This summer, a construction team is expected to begin transforming a 12-acre field at the U.S. National Arboretum into one of the most ambitious Chinese gardens ever built in the West.
By the time Chinese artisans finish their work some 30 months later, visitors will encounter a garden containing all the elements of a classical Chinese landscape: enticing moongate entrances, swooping and soaring roof lines, grand pavilions with carved wooden screens and groves of golden bamboo. The grounds will boast two dozen handcrafted pavilions, temples and other ornate structures around a large central lake.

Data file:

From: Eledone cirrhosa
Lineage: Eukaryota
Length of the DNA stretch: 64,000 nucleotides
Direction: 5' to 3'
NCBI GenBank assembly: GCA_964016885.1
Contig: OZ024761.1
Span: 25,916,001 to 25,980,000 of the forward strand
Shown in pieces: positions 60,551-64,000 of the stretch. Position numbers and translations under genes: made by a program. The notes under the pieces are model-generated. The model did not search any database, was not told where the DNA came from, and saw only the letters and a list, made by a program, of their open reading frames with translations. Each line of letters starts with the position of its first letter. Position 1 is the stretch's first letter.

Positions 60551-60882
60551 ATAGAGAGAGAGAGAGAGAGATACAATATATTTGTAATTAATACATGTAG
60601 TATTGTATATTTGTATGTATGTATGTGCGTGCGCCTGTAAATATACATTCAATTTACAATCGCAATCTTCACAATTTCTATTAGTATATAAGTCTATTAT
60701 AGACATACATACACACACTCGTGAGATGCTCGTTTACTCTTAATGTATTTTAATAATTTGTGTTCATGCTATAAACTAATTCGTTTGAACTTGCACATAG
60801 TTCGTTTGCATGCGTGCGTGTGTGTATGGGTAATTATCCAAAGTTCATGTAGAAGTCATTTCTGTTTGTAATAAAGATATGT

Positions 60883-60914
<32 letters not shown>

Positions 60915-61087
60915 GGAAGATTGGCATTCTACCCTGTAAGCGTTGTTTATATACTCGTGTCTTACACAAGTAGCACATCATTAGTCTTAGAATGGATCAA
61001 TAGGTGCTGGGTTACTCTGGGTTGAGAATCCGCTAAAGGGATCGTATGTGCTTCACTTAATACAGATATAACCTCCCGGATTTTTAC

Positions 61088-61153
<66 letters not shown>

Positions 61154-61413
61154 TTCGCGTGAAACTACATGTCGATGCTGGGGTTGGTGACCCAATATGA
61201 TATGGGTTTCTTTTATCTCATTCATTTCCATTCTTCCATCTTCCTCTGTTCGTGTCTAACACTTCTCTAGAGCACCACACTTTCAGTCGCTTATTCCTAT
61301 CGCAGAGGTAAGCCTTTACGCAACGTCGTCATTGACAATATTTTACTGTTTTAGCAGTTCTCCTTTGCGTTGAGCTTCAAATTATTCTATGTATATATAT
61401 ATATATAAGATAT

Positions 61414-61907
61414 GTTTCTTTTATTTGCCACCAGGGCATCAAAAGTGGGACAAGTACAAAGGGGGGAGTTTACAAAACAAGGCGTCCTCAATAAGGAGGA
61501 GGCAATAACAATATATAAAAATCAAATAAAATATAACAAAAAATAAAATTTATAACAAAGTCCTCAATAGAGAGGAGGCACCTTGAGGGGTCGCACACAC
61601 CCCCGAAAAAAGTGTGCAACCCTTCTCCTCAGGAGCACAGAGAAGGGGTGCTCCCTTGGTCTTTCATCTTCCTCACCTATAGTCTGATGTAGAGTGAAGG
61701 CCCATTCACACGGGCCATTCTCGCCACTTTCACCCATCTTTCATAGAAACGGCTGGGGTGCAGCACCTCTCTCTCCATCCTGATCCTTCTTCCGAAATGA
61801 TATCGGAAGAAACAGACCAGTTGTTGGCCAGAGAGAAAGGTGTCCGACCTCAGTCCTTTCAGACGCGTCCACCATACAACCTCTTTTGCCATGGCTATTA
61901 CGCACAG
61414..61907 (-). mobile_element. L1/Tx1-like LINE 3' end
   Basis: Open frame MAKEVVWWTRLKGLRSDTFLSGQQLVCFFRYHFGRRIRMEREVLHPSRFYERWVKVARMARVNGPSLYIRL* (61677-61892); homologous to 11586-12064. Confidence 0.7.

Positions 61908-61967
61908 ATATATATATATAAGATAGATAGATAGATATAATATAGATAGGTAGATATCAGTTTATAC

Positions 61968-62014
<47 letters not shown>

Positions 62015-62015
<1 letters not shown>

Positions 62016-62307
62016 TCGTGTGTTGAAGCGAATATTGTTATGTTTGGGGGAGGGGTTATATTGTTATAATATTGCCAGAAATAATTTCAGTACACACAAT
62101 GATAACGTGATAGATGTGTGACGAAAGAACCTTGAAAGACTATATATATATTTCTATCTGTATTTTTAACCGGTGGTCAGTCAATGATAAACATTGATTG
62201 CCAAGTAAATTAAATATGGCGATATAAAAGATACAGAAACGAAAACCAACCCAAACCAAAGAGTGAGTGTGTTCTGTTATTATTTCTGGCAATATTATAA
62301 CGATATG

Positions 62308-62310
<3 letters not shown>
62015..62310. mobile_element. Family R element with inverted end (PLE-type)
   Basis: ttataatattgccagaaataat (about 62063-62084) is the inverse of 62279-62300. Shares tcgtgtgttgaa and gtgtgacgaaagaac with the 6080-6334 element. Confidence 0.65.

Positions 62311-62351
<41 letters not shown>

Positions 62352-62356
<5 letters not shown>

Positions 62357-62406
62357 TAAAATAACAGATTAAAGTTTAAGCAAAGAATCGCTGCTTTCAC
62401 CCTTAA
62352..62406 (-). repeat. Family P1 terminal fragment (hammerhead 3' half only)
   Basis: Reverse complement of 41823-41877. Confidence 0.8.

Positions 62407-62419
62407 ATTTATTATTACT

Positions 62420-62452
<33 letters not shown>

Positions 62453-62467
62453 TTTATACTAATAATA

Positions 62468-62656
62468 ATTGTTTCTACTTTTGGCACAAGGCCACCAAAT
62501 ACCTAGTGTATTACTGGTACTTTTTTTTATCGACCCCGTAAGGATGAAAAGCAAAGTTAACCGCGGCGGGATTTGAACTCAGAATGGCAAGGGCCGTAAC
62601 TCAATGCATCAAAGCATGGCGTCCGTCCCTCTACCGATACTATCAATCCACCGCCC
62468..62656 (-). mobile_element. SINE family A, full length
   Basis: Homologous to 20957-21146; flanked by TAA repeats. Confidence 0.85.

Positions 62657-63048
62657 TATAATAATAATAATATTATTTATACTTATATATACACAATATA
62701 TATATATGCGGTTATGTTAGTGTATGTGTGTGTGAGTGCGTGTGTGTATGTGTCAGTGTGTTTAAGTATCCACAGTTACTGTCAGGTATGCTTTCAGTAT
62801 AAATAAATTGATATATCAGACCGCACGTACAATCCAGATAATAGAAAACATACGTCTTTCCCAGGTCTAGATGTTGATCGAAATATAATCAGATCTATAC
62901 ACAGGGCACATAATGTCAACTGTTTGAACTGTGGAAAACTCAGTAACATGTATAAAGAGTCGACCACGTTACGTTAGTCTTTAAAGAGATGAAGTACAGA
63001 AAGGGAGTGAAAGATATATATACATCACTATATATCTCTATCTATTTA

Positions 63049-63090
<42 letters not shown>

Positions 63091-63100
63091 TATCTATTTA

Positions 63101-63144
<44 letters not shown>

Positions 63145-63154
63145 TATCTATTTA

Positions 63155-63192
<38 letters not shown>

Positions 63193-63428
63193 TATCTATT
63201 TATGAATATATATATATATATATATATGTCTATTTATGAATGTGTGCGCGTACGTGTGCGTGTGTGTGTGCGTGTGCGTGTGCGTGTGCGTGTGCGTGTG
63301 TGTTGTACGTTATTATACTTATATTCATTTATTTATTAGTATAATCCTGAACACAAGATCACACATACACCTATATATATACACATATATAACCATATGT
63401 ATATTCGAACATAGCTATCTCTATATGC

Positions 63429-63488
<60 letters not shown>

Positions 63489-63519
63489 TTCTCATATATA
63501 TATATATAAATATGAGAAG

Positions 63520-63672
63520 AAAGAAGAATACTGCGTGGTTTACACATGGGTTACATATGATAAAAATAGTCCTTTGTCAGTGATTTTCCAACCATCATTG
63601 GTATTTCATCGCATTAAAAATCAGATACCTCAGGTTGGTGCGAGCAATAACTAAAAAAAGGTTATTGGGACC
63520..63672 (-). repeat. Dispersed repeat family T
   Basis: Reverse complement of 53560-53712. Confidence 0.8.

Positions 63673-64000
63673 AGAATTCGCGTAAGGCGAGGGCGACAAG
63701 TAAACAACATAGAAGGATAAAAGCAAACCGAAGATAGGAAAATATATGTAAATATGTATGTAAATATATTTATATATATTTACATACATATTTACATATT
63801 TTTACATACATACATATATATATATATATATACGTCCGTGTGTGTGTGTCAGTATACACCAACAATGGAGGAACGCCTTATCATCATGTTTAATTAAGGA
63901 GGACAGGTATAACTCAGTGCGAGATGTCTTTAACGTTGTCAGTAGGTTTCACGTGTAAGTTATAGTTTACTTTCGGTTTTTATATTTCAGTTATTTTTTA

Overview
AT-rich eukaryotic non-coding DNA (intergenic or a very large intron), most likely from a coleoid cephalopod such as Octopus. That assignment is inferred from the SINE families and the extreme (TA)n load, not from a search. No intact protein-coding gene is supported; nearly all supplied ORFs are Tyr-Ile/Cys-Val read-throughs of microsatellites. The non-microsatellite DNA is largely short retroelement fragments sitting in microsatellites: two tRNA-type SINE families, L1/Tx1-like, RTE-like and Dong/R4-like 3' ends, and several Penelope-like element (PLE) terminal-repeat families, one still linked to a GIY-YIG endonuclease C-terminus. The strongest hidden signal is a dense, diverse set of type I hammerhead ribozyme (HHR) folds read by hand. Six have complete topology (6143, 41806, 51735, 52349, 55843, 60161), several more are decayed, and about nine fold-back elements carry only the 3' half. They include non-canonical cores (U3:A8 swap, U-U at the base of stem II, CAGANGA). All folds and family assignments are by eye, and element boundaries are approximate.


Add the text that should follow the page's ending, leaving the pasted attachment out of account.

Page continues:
Its backers undoubtedly hope that the National China Garden will become a Washington landmark and achieve for Sino-U.S. relations what the gift of the Tidal Basin’s cherry trees has done for Japanese-American links for more than a century. The Chinese government is so anxious to have the garden that it has agreed to foot the entire bill, which approaches $100 million.
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